“We are far from an easy consensus that it’s a done deal,” said Marc Pado, United States market strategist at Cantor Fitzgerald in San Francisco. “But we are further along in the negotiations than we’ve been and we are focused on the right things now.”

While the American economy is still expected to avoid another recession, data released Monday was also downbeat.

Growth in the service sector in the United States eased last month, and new orders for factory goods fell in October, tempering recent optimism that the economy might be poised for a more vigorous rebound.

The Institute for Supply Management said Monday that its services index fell unexpectedly to 52.0 last month from 52.9 the month before, dragged lower by a decline in employment. Although that figure was at its weakest since January 2010, business activity and new orders both improved, showing the mixed nature of expansion that also was evident in the upbeat jobs report for November.

A reading above 50 indicates expansion.

“This is the first disappointing indicator we’ve seen in the last couple of weeks,” said Cary Leahey, managing director at Decision Economics in New York. “The economy has improved, it is still not growing very quickly.”

Pointing to growth in services, the I.S.M.’s gauge of new orders rose to 53.0 from 52.4.

In a separate report on Monday from the Commerce Department, new orders for factory goods fell in October for the second consecutive month, suggesting a possible softening in manufacturing. That area of the economy has been a crucial support for the recovery. The agency said that orders for manufactured goods decreased 0.4 percent.

Economists had forecast orders would fall 0.3 percent after a previously reported 0.3 percent increase in September.

Article source: http://feeds.nytimes.com/click.phdo?i=e34698b77c217c55154ada0bc650968c

Troubled Poker Site May Be Bought by French Entrepreneur

Full Tilt Poker players may yet be able to cash out.

The embattled poker site said Friday that it had signed an agreement to be acquired by the investment company of George Tapie, a prominent French entrepreneur.

Under the agreement, Groupe Bernard Tapie would repay Full Tilt Poker players the hundreds of millions of dollars they have been unable to collect since the company was indicted in April by the Justice Department.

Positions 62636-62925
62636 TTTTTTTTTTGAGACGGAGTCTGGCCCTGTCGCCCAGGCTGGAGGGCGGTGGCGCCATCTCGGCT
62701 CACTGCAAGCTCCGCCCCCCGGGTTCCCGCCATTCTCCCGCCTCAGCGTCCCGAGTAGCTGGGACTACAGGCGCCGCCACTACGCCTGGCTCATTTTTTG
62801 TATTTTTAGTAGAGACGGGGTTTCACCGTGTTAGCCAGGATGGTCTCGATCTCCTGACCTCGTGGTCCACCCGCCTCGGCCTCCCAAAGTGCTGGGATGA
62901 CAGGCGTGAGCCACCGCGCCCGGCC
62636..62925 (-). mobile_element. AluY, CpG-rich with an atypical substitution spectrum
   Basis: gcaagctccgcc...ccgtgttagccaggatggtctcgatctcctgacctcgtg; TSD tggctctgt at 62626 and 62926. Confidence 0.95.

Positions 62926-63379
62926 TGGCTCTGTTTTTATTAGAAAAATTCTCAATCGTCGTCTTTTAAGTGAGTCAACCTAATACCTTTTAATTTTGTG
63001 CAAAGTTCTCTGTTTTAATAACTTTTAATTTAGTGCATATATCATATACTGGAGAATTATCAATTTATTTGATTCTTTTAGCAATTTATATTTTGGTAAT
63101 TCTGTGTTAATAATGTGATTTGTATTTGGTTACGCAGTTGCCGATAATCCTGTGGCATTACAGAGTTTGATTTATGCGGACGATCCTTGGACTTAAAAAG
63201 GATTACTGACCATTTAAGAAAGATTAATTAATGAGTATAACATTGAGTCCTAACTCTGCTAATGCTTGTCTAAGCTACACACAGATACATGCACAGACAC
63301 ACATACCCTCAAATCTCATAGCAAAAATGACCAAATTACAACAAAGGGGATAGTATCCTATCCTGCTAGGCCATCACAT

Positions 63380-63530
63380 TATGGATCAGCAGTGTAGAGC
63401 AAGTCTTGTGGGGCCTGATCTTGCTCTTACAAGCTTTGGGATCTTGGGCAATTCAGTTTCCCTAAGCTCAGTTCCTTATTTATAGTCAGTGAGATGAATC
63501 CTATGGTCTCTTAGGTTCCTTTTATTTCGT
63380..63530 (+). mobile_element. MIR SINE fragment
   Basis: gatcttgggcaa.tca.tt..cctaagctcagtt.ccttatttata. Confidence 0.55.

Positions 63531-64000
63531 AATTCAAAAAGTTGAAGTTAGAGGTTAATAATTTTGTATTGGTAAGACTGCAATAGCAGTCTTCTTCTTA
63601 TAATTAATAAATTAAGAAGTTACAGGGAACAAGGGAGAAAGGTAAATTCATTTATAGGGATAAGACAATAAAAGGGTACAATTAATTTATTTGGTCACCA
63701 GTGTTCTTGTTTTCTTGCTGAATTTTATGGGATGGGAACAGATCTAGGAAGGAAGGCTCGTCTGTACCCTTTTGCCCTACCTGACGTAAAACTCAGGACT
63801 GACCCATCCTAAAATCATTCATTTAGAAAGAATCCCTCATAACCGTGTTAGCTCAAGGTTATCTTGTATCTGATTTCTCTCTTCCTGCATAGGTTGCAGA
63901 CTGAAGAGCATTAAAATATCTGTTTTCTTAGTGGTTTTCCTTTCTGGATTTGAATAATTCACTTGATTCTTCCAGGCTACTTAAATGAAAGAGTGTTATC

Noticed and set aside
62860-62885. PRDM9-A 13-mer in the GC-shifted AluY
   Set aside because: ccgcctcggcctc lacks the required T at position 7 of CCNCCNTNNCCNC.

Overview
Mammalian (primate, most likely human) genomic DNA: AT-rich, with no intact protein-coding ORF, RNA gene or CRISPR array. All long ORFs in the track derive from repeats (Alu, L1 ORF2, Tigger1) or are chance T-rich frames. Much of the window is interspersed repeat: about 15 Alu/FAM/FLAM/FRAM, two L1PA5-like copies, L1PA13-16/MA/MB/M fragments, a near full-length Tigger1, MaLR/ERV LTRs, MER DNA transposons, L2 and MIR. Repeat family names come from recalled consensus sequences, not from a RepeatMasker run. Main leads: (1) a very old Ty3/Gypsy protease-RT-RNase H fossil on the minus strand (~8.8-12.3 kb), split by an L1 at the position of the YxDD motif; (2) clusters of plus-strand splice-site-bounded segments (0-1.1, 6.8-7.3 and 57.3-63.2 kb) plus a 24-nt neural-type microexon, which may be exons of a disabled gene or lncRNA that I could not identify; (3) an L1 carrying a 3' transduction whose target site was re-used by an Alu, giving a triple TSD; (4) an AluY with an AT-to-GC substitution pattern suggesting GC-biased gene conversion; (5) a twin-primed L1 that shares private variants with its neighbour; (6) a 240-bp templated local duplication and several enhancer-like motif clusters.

At the time, federal prosecutors accused the site, and two other offshore poker houses, of fraud and money laundering. Prosecutors shut down access to the sites for Americans.

Then, earlier this month, prosecutors separately filed civil charges against Full Tilt, asserting that the site’s owners and managers had siphoned off hundreds of millions of dollars that were supposed to be held in the accounts of individual players.

Under the terms of the agreement between Groupe Bernard Tapie and the management of Full Tilt, the acquisition deal would not go through unless there is a resolution to the civil suit.

Barry Boss, a lawyer for the corporate entities behind Full Tilt, stressed that the agreement announced Friday was merely a prelude to a formal acquisition, pending resolution of the civil suit.

Nevertheless, he said, “It’s a significant development and one that definitely gives a renewed since of optimism that the players will get paid.”

The Justice Department declined comment, and a representative of Groupe Bernard Tapie could not be reached for comment. Mr. Tapie’s son Laurent said in an interview with the Web site iGamingFrance that the company would be talking to the Justice Department next week. He said that there were no plans to change the site’s name, but that a change of management would be in store if the deal goes through.

Bernard Tapie is a flamboyant French businessman and a friend of President Nicolas Sarkozy. Previously a socialist minister, Mr. Tapie changed party loyalties in 2007 to support Mr. Sarkozy. He has made his fortune by purchasing distressed and bankrupt entities.

The involvement of a French businessman adds yet another geographic front to the complicated international saga of Full Tilt, which has been pursued by American prosecutors and is based in Ireland.

Earlier this week, Full Tilt had its operating license revoked by the Alderney Gambling Control Commission, which is based on the Irish Channel island of Alderney, where Full Tilt is registered.

Mr. Boss said the commission ruled that Full Tilt had not been up front with gaming authorities about the amount of cash it had on hand to pay back players. According to prosecutors in the United States, Full Tilt told players that it kept their funds in secure accounts, even as management was lining its pockets with those funds.